what is so remarkable about the new gens in SF is how passively they allow themselves to be lead like sheep to their slaughter. both locally and nationally.

  23. Ugh. That’s exactly the sentiment of all of these newbies that think they are in the right. No big deal here. Keep on moving. Nothing here for you to see. Yup. Nothing going on here. Go about your business. Yeah. Stay boring.

  24. More on the early 1970s gay history of the site: Jeff Buckley’s “San
    Francisco Scene” column in the February–March 1972 issue of the gay magazine California
    Scene notes, “There are now five bars or bar-restaurants down 18th at
    Valencia offering all sorts of things from excellent food and piano
    entertainment at the Fickle Fox to the Gaslight.” Buckley also mentions
    “the frenetic dancing scene (at the Gaslight).” A display ad for the bar
    indicates that it was one of only three gay dance bars in the city with full liquor licenses: “In all of San Francisco, there are only 3 liquor bars where
    you can drink and dance. One of these is The Gaslight.” The ad also
    touts “no admissions, no shows, no minimum.” (And by the way, the Fickle
    Fox was in the building at 842 Valencia St. where Range restaurant is
    now located.)

  25. More on the early 1970s history of the site: Jeff Buckley’s “San Francisco Scene” column in the February–March 1972 issue of California Scene notes, “There are now five bars or bar-restaurants down 18th at Valencia offering all sorts of things from excellent food and piano entertainment at the Fickle Fox to the Gaslight.” Buckley also mentions “the frenetic dancing scene (at the Gaslight).” A display ad for the bar indicates, “In all of San Francisco, there are only 3 liquor bars where you can drink and dance. One of these is The Gaslight.” The ad also touts “no admissions, no shows, no minimum.” (And by the way, the Fickle Fox was in the building at 842 Valencia St. where Range restaurant is now located.)

  26. More on the early 1970s history of the site: Jeff
    Buckley’s “San Francisco Scene” column in the February–March 1972 issue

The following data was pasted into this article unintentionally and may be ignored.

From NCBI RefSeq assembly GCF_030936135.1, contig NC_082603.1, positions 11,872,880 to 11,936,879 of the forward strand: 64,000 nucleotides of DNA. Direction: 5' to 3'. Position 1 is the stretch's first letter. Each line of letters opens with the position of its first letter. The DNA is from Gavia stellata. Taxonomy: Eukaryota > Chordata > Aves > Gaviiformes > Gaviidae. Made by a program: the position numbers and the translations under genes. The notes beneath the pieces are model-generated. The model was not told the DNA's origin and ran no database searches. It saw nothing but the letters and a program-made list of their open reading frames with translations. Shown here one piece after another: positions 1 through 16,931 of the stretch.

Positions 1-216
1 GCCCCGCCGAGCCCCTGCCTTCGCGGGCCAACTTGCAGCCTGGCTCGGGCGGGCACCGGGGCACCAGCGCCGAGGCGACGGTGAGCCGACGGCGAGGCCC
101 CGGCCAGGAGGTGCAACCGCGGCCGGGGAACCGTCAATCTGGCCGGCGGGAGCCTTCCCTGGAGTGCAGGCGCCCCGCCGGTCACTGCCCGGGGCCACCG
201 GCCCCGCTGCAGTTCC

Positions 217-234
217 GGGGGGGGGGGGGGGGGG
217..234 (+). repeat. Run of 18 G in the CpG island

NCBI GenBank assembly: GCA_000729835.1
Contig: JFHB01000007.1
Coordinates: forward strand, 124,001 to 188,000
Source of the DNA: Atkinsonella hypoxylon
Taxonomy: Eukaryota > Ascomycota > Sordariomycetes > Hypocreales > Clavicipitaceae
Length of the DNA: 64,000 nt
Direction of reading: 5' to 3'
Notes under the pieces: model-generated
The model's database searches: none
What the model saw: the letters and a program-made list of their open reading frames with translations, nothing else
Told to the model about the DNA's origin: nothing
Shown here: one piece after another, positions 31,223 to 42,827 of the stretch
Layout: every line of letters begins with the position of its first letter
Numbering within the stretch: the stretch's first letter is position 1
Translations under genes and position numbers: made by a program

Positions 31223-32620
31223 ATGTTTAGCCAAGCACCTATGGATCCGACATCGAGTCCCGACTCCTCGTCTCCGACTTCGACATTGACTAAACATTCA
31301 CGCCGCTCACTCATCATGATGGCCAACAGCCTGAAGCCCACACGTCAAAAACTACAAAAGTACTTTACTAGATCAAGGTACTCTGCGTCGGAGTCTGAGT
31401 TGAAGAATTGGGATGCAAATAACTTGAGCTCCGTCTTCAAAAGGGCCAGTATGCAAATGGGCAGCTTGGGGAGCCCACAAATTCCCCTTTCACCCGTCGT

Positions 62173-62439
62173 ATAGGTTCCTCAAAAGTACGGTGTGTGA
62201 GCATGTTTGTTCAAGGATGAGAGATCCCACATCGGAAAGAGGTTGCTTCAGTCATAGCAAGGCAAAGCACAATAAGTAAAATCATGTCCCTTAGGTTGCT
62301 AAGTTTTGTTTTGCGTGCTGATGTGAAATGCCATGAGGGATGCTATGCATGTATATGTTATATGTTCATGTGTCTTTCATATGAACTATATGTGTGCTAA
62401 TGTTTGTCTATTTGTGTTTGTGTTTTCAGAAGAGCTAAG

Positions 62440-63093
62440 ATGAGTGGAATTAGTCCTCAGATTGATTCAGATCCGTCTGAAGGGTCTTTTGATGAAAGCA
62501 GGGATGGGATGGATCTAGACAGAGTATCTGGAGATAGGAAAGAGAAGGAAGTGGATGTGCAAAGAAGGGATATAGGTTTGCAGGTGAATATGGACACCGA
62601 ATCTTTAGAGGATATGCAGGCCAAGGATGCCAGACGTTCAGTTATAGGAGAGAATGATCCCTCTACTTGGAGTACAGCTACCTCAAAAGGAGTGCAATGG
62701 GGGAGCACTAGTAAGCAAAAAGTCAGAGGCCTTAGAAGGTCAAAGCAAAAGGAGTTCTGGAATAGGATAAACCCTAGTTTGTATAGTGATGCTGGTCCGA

of California Scene notes, “There are now five bars or bar-restaurants
    down 18th at Valencia offering all sorts of things from excellent food
    and piano entertainment at the Fickle
    Fox to the Gaslight.” Buckley also mentions “the frenetic dancing scene
    (at the Gaslight).” A display ad for the bar indicates, “In all of San
    Francisco, there are only 3 liquor bars where you can drink and dance.
    One of these is The Gaslight.” The ad also touts “no admissions, no
    shows, no minimum.”

  27. It’s definitely one of the longest. I’m sure the disputes will continue regarding longevity. I’ll qualify above.

  28. Property flipping is the only viable business in town at present. If you rent, you are playing with fire. If you own a building and run any other business out of it, it’s as a hobby or for some ready expense cash. Land appreciation is where the cash is, and any other kind of business, however essential for a functional city, is very much a second-class citizen.

  29. This is not a rent-vs-buy issue: small business, on the whole, does not buy.

    Why should it? Running a club has little in common with owning a building.

  30. Renting is, by its very nature, temporary. If you want permanence, buy.

    They say they will look for a new space. Hospitality places move and relocate all the time.

    What’s the big deal here?

Comments are closed.